2. Beginning in January 2013, a 3.8% “surtax” will be levied on single taxpayers with AGI exceeding $200,000, and married couples filing jointly with AGI exceeding $250,000. The surtax applies to the lesser of net investment income or AGI exceeding $200,000 for individuals ($250,000 for married couples filing jointly).
3. The penalty on those who do not have health insurance is scheduled to take effect January 1, 2014. The annual penalty will be $95 or 1% of income, whichever is greater. It rises to $695 or 2.5% of income for individuals by 2016. Families face a maximum penalty of $2,085, but still will owe 2.5% of household income if that amount is greater.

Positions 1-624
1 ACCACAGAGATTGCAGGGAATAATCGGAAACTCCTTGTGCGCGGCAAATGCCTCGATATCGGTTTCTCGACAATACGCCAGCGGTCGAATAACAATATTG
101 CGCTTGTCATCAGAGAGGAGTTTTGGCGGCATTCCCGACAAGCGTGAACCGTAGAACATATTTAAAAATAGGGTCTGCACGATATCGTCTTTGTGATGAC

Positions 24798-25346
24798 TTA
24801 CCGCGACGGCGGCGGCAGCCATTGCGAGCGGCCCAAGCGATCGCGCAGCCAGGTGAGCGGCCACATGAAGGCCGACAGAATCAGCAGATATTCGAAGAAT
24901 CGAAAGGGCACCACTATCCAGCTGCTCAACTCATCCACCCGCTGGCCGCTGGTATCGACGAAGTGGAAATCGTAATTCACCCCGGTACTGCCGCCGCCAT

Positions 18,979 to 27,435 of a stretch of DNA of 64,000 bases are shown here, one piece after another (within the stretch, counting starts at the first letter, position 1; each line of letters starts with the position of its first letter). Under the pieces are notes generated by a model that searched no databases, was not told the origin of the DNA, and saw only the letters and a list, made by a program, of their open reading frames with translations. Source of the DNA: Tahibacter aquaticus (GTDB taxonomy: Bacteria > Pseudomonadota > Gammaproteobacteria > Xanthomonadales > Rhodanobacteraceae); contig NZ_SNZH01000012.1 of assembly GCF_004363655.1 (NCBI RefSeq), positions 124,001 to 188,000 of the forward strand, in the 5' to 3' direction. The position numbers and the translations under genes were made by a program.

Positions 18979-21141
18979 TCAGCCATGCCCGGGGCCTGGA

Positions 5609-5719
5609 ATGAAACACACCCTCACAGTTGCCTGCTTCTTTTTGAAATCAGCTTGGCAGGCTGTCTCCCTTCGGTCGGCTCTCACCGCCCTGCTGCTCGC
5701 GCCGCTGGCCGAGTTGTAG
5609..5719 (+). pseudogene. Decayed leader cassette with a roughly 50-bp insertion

4. In 2012, all W-2s will have to include the value of health care benefits provided to employees.
5. Effective in 2011, the penalty on non-qualified distributions from Health Savings Accounts is doubled to 20%.
6. In 2013, the itemized deduction floor for medical expenses increases to 10% of AGI.
7. Beginning in 2018, the “Cadillac Tax” will become effective — a 40% excise tax on the portion of high-cost health insurance plans that exceed $10,200 for individuals or $27,500 for families.
8. Beginning in 2014, a refundable tax credit will be available to help individuals with low income purchase health insurance coverage.
9. Beginning in 2014, a non-deductible fee of $2,000 per employee will be imposed on businesses that do not provide adequate coverage. The first 50 employees are not counted.